Officials at the Postal Service have met in recent weeks with Moelis & Co., Rothschild and Perella Weinberg Partners LP, said the people, who declined to be identified because the talks are private. As of last week, the service hadn’t hired any of the firms and was still deciding whether it needs an outside adviser, the people said.
The Postal Service, which is structured to run as a self- supporting government enterprise, can’t make a $5.5 billion payment to the U.S. Treasury for future retirees’ health benefits and has said it may not have enough cash to deliver mail beyond next August. The organization, which wants to cut 220,000 jobs by 2015, said in July it was considering a plan to close as many as 3,700 post offices, or 12 percent of its locations.
“The Postal Service faces a difficult challenge and unless they hire the best in the business a restructuring may fall flat,” said Harry Wilson, the founder of MAEVA Advisors LLC who previously worked on a taskforce that restructured General Motors Corp. and Chrysler LLC. “In public sector restructurings, threading the political needle is as important as coming up with a great business solution.”
Wall Street firms have been employed by U.S. and international governments in a number of turnaround situations in recent years. Rothschild advised the U.S. Treasury Department on General Motors and Chrysler, and Moelis worked with the Dubai government on the $24.9 billion debt restructuring of Dubai World that was completed last year. Perella Weinberg is advising the U.S. government on restructuring Ally Financial Inc., which is majority-owned by Treasury.
Dave Partenheimer, a Postal Service spokesman, declined to comment on whether the service is talking with restructuring advisers. Spokesmen for Moelis, Rothschild and Perella Weinberg also declined to comment.
The investment banks have talked with the Postal Service about its finances and operations, discussions with labor unions, and negotiations with Congress about funding requirements, said one of the people. An adviser, if hired, would also help the service handle information requests from Lazard Ltd. (LAZ), which is advising the National Association of Letter Carriers labor union, the people said.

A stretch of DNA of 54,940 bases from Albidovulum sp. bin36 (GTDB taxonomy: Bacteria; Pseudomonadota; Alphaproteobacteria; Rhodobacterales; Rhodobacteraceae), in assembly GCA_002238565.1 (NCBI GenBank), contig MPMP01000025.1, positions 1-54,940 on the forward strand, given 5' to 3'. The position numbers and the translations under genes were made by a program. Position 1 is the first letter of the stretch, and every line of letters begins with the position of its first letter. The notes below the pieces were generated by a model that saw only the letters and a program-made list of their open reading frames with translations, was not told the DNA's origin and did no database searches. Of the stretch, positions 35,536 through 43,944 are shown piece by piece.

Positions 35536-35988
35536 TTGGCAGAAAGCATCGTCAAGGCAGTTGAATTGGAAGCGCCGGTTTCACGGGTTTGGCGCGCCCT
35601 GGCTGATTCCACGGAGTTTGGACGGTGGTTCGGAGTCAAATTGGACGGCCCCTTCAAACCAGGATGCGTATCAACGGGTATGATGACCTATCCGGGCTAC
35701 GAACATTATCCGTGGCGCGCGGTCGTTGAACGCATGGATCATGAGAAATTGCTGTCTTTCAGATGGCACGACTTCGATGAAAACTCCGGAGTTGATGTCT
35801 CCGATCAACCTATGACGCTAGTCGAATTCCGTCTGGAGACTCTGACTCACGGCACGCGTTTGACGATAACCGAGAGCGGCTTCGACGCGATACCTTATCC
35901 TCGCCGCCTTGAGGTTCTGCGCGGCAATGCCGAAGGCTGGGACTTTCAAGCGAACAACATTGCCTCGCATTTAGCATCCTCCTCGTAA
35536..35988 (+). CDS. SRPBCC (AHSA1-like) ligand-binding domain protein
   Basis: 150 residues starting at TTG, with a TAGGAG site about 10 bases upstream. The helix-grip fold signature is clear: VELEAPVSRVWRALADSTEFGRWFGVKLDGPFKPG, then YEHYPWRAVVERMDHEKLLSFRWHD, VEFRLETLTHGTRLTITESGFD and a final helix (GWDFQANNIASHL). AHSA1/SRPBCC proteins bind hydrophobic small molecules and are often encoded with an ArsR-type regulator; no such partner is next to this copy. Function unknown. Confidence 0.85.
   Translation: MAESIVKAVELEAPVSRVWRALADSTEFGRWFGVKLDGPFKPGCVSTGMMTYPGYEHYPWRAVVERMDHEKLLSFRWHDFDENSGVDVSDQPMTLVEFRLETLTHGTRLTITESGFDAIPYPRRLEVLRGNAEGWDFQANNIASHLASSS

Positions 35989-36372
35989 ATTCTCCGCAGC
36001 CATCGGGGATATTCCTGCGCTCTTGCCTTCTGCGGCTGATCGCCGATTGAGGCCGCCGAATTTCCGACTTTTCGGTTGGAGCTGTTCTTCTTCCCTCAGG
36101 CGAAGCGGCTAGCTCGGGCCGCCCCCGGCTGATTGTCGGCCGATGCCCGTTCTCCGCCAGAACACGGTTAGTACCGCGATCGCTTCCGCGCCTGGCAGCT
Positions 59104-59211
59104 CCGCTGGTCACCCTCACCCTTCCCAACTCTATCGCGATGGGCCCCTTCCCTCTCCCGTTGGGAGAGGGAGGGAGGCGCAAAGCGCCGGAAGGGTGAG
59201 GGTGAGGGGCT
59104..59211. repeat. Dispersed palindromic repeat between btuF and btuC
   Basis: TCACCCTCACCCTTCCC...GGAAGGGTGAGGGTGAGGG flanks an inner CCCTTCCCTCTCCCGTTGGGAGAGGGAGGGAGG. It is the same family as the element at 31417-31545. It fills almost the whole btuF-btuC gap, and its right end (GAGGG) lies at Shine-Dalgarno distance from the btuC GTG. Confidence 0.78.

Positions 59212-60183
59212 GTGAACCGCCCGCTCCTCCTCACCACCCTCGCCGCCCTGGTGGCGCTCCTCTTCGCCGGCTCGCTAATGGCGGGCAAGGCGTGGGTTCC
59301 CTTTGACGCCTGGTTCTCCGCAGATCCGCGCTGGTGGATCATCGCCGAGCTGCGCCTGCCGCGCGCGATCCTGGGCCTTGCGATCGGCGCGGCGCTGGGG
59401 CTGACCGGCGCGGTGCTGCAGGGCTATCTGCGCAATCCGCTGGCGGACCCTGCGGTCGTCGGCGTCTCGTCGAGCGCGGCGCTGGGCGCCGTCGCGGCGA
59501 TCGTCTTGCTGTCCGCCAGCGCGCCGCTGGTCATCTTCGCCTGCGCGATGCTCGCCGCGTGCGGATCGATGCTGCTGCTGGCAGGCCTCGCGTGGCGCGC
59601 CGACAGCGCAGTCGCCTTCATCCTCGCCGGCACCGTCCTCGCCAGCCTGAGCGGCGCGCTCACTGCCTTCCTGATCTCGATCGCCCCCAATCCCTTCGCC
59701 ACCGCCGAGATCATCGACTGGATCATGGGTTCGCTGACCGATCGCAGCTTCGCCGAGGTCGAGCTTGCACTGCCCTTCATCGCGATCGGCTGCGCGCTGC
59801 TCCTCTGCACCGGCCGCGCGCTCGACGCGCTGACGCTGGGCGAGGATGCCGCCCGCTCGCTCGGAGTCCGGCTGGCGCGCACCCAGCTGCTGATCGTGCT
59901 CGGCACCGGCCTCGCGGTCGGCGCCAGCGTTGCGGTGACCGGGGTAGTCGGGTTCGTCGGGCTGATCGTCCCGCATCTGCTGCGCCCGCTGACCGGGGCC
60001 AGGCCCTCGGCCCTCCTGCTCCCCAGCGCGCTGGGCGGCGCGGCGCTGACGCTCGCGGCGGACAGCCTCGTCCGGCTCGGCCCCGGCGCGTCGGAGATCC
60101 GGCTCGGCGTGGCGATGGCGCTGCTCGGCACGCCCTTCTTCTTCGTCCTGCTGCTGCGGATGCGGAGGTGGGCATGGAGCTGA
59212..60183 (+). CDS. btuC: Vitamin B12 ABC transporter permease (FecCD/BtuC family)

The Washington-based Postal Service is scheduled to announce today the results of its fourth quarter, which ended Sept. 30. Postmaster General Patrick Donahoe said in September that mail volume may have decreased 2 percent in the fiscal year, for a drop of 22 percent since 2006. The Postal Service’s annual loss may have been $10 billion, he said then.
The service has already hired CB Richard Ellis Group Inc. to help sell real estate as it closes locations.
“There is potential for cost cutting in real estate and labor, based on decisions around the type of service they’ll offer and where,” said Deryck Palmer, co-chairman of financial restructuring at Cadwalader, Wickersham & Taft LLP in New York. “But there’s also the opportunity to piggy-back ancillary services such as freight on their existing infrastructure, which could add revenue and defray fixed costs.”
The Postal Service union has labor contracts that bar layoffs among most of its 560,000 full-time employees. The cost of labor, including retiree benefits, represents almost 80 percent of the service’s expenses, as volume declines in an era of e-mail and electronic billing.
By comparison, labor accounted for about 60 percent of costs at United Parcel Service Inc. (UPS) last year and for about 40 percent at FedEx Corp. (FDX), according to data compiled by Bloomberg. UPS has unionized truck drivers, while FedEx drivers aren’t union members.
The American Postal Workers Union, with 250,000 members employed by or retired from the Postal Service, is the biggest union that bargains with the agency, based on current employees. In May, it ratified an agreement with a two-year wage freeze and the elimination of some cost-of-living adjustments.
The National Association of Letter Carriers, based in Washington, is the second-largest postal union based on the number of current employees.
Other Postal Service unions include the National Rural Letter Carriers’ Association and the National Postal Mail Handlers Union, which works in mail-processing plants and post offices. The National Association of Postal Supervisors, which represents management, doesn’t have collective bargaining.